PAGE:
Towards a new understanding of mineral tenure security : the demise of the property-law paradigm

Doctoral Thesis


Permanent link to this Item
Journal Title
Link to Journal
Journal ISSN
Volume Title

University of Cape Town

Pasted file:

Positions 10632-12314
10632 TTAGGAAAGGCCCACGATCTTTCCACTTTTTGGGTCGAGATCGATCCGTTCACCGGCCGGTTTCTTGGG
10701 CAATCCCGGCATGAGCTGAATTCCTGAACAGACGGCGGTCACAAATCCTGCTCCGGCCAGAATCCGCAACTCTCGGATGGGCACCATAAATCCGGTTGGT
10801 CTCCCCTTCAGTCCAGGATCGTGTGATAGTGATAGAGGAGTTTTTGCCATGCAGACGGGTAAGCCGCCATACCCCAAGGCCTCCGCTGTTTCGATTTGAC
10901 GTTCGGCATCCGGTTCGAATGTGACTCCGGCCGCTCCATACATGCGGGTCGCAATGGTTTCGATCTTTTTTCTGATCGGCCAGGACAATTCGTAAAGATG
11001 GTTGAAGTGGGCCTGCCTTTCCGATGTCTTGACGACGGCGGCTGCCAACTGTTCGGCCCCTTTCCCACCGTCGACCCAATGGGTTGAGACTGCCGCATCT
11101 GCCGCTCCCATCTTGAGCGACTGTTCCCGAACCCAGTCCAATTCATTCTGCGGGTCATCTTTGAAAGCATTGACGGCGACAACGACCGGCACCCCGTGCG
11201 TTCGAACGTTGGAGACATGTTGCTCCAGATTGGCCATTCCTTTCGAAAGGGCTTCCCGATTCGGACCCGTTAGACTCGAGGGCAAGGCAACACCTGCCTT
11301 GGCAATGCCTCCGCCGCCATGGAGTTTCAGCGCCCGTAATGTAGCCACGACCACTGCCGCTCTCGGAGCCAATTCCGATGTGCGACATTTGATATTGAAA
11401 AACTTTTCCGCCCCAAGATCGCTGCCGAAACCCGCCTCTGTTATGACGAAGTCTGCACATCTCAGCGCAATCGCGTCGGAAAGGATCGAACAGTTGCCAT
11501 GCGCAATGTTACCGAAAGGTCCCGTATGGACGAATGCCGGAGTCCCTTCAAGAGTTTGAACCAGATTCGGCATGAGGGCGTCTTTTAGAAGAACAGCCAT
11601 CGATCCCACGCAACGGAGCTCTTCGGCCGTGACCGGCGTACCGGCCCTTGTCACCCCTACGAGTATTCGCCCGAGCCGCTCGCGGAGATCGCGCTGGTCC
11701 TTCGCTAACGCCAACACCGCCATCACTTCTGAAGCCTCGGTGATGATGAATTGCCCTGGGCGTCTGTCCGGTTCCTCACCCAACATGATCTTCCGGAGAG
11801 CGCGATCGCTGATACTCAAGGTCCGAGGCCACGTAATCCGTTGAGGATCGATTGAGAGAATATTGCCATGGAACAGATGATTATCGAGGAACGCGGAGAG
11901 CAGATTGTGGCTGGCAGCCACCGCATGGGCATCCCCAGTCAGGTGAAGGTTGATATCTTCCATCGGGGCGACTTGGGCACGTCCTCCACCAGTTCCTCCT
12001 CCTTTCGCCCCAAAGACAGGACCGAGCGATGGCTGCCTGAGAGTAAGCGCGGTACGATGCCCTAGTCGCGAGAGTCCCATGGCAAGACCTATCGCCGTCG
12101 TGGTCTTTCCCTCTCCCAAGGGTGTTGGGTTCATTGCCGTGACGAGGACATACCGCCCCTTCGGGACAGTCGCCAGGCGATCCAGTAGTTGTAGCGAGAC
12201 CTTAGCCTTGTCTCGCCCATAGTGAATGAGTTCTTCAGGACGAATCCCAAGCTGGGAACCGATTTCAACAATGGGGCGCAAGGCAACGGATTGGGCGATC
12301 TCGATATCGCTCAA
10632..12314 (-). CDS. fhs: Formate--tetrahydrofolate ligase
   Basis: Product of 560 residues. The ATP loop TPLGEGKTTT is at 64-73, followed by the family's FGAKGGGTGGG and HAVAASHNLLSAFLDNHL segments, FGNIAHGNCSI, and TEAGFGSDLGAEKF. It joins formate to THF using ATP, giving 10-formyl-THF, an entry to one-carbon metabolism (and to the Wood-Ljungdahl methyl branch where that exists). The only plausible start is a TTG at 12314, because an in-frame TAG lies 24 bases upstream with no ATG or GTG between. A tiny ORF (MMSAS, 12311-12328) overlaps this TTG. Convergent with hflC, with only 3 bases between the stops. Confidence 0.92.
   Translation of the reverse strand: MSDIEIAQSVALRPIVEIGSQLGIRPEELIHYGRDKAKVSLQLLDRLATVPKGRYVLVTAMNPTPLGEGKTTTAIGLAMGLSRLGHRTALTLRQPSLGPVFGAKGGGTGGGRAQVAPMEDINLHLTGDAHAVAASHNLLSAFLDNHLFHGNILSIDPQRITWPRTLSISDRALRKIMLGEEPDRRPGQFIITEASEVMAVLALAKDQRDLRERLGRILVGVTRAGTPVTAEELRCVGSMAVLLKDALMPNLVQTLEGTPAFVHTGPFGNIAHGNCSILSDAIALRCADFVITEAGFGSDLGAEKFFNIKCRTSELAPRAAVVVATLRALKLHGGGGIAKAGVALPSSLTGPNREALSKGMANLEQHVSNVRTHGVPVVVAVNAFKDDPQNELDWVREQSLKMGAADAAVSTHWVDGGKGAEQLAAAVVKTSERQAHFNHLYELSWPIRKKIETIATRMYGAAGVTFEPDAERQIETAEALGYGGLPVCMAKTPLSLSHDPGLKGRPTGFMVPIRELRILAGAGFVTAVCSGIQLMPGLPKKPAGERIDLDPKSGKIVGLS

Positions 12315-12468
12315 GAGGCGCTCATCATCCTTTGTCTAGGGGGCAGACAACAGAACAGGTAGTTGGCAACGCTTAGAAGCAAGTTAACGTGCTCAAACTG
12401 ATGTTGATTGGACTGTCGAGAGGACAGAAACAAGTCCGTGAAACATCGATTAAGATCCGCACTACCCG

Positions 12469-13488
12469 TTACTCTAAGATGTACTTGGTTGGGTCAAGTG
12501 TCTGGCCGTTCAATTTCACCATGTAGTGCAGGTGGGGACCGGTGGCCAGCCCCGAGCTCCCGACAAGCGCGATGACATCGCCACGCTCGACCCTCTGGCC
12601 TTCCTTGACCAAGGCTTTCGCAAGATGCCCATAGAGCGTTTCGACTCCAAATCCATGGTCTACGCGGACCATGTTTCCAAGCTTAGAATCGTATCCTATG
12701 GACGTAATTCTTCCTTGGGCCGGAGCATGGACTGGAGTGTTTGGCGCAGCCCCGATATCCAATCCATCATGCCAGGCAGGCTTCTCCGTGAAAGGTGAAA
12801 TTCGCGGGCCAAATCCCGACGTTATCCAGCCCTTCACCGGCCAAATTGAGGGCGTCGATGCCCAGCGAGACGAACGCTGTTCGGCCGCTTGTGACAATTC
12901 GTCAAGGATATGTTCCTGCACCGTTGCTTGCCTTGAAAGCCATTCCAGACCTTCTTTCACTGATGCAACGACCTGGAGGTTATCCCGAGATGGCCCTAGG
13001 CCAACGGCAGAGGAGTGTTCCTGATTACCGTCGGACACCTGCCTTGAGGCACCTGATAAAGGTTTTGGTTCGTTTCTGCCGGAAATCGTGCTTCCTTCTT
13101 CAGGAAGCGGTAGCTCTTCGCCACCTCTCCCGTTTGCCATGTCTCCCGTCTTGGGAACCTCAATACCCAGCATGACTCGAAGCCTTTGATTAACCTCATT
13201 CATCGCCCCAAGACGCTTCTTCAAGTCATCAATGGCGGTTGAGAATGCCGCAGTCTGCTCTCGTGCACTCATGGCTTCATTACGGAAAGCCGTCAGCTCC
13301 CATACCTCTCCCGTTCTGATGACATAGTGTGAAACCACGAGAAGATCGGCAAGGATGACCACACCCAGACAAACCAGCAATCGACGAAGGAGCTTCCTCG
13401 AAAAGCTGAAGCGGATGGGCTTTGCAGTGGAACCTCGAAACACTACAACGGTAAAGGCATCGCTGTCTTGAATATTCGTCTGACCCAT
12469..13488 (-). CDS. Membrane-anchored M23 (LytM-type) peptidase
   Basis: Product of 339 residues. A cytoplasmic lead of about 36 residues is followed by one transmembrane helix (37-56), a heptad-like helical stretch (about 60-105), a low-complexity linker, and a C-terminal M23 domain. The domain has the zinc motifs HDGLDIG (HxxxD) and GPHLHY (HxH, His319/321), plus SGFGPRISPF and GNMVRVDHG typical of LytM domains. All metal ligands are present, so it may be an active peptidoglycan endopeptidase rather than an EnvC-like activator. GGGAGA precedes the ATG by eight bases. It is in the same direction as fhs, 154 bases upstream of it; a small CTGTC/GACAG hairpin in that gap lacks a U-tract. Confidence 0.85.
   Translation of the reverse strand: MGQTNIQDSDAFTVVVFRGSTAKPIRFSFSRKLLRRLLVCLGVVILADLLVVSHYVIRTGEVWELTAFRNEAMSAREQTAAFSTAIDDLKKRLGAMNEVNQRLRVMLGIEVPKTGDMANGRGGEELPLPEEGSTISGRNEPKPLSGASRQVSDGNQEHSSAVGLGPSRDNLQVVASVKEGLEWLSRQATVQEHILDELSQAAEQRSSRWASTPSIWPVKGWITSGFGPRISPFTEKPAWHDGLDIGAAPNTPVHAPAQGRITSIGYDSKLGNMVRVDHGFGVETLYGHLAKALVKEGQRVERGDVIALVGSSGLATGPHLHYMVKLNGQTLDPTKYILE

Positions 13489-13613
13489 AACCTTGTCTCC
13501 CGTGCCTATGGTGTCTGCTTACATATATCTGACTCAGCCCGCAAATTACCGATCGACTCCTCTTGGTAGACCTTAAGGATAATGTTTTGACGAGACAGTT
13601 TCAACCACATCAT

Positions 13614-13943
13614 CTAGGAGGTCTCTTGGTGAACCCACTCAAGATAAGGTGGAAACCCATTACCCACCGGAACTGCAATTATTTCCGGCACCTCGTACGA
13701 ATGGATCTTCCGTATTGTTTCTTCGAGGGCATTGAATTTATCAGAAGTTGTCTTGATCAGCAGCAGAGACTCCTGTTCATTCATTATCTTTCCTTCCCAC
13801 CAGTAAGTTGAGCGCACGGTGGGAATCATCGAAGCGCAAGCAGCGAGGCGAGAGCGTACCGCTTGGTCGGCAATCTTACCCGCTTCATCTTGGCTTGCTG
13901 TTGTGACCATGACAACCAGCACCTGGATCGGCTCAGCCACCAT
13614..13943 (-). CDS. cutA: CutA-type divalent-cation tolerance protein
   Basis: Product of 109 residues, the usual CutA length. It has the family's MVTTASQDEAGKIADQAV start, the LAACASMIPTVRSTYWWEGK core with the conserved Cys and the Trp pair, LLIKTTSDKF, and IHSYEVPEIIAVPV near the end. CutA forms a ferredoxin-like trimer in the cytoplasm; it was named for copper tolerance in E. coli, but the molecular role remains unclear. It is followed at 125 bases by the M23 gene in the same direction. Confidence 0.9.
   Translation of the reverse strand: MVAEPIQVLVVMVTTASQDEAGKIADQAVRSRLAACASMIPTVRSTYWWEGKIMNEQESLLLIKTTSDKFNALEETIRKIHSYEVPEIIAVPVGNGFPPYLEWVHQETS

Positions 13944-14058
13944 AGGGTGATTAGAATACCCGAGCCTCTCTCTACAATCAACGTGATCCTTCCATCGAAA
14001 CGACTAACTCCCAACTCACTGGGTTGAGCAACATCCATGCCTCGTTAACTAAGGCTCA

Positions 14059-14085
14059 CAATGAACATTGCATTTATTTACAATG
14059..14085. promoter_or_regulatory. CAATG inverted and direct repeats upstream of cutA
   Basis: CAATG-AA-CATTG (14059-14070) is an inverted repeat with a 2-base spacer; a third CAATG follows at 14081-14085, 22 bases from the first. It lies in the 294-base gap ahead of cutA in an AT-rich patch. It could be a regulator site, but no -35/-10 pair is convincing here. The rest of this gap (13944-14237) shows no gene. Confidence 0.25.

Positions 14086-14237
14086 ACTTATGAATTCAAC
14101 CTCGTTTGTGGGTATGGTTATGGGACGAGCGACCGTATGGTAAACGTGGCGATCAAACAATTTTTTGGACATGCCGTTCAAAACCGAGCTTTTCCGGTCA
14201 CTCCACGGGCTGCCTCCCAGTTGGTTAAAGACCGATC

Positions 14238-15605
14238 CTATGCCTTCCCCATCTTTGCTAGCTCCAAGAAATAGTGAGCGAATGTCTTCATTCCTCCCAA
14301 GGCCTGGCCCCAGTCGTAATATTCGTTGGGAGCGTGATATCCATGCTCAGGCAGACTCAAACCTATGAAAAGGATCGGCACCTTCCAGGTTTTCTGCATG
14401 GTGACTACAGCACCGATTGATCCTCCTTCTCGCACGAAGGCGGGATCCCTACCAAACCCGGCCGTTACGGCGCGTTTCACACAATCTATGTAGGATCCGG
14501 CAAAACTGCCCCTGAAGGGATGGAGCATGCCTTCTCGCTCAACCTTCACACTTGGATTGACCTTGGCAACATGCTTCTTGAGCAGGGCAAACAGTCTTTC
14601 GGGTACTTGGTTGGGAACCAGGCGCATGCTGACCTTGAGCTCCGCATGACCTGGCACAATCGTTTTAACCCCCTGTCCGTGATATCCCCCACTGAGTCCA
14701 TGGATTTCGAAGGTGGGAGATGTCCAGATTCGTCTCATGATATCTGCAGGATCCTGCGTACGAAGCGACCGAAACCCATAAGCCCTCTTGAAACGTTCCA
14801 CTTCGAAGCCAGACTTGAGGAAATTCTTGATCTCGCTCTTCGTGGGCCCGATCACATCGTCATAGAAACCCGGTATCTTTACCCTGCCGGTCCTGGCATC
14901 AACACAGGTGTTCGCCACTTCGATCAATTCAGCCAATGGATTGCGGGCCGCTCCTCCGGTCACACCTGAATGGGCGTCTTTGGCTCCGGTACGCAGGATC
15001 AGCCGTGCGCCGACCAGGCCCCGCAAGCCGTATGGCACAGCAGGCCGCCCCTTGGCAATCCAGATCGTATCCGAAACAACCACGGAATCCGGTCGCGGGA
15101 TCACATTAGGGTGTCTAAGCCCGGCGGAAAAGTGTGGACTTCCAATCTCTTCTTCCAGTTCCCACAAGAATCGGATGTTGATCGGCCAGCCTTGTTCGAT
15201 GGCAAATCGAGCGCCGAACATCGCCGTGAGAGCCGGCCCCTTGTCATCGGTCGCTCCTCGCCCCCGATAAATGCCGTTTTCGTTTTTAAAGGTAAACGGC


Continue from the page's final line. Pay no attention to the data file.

South Africa's rich mineral endowment makes it a geologically favourable country for investment in its mining industry. However, even countries with geologically favourable conditions will not attract investment in its mining sector if the regulatory regime does not provide certainty and stability. One aspect of such a regulatory regime is the provision of mineral tenure security. Studies indicate that strong mineral tenure security is an important factor that investors take into account before investing is a country's mining industry. For example a study by J.M Otto found that out of a possible sixty factors influencing investment decisions, security of tenure was ranked second during the exploration phase and first during the mining phase. Conceptually, mineral tenure security defies a single definition. The concept requires certainty and stability of rights through the entire mining sequence with the aim of providing the best opportunity for right holders and investors to develop mines profitably and to maximise returns on investments. In this sense, mineral tenure security requires minimisation of risks and uncertainties that may prevent profitable development of mines and maximising returns on investments. The specific requirements for strong mineral tenure security depends on the theoretical underpinnings of the regulatory regime. This thesis argues that it is likely that in regimes with a strong private-law character, private-law rules will be significant for providing mineral tenure security. Conversely, in regimes with a strong public-law character, it is likely that private-law rules will not be central to the provision of mineral tenure security. In regimes with a strong public-law character, rules of administrative law, for example, are more likely to be significant for providing mineral tenure security. The Mineral and Petroleum Resources Development Act (MPRDA) came into operation in 2002. This thesis demonstrates that the Act brought about significant changes to the theoretical landscape of mineral law. Before the MPRDA, the regime pertaining to minerals was based on a combination of private holding and public administration of rights to minerals. The Act changed this landscape to one that is based predominantly in public law. Against this background, this thesis follows two courses of inquiry; the first with a mainly theoretical character and the second with a mainly practical character. The first (theoretical) course of inquiry investigates whether the private-law concepts that are traditionally associated with mineral tenure security, namely ownership of minerals and mineral resources and real rights in property, continue to strengthen mineral tenure security in the current regulatory regime. This course of inquiry also investigates the limitation of a private-law based approach to mineral tenure security. The second (practical) course of inquiry investigates how the current predominantly administrative regime strengthens mineral tenure security. The second course of inquiry attempts to identify the shortcomings of the current regulatory regime in strengthening mineral tenure security and also attempts to provide a set of solutions for these shortcomings.